AT only three years old, Lucas Thorpe has been through more challenges than most people will go through in their lifetime.
Now, after twice being told that her son would not live, his mother Jodie is preparing to watch him go to school — something she never thought she would see.
When Lucas was aged one he was diagnosed with a rare bladder cancer — rhabdomyosarcoma — which affects 60 people each year.
In 2011, his family, who live in Atherton, flew him to Florida in the United States to undergo a specialist proton therapy treatment that sends atoms into the tumour.
But before he could embark on the five-week treatment, little Lucas developed septicaemia and pneumonia at the same time, leaving his life hanging in the balance.
Jodie, aged 30, said: “He went into intensive care and on Christmas Eve we were told that he wouldn’t make it through the night. We were then told he would be brain damaged, but he wasn’t. The doctors over there were baffled by him.”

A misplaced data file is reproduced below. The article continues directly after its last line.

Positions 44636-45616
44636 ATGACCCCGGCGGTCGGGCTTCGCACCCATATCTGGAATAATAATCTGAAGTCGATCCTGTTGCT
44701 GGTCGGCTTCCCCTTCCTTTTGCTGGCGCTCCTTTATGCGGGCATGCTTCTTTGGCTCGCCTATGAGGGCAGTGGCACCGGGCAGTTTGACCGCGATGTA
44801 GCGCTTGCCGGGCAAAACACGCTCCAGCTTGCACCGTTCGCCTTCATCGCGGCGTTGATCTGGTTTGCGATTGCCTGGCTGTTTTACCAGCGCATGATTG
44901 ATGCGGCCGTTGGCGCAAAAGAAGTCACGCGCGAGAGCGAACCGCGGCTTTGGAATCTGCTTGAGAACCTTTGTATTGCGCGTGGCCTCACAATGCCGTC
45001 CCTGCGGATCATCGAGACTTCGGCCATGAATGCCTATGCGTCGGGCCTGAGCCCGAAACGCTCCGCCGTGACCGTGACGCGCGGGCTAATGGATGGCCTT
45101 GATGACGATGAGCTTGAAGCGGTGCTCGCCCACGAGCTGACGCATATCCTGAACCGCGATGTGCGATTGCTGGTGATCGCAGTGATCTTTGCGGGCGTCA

The septicaemia did, however, cause Lucas to lose most of his right foot and his fingertips, but Jodie revealed that he could have lost a lot more.
She said: “The doctors wanted to amputate his left arm, left leg, right hand and right foot, but we refused. We wanted to see what treatment could do for him.”
The toddler is now running around the house, play-fighting with his brother, Jordan, aged 10, and sister Molly, aged six, and this week he will be putting on his new uniform and starting life at St George’s Central Primary School in Tyldesley.
Jodie said she may well get emotional when she waves Lucas off at the school gates, adding: “We never thought we would get to this point, so there is a chance I will be a bit of an emotional wreck.”
Jodie is now going to use the experience she has gained caring for her son by embarking on a college course in nursing.
She said: “I am really looking forward to it, and the experience I have gained with him will help me with both the medical and emotional side of nursing.”
Lucas will have been clear of cancer for two years in May, but parents Jodie and Dale, aged 29, are aware that the disease could return in other parts of his body, something they have to be prepared for.
Jodie said: “Everything that the doctors have expected him to do, he has done the opposite.
“How he deals with it makes it easier for us — they said he wouldn’t walk without a prosthetic and could need a wheelchair.
“No one can believe it when they see him running around and full of energy — it’s amazing.”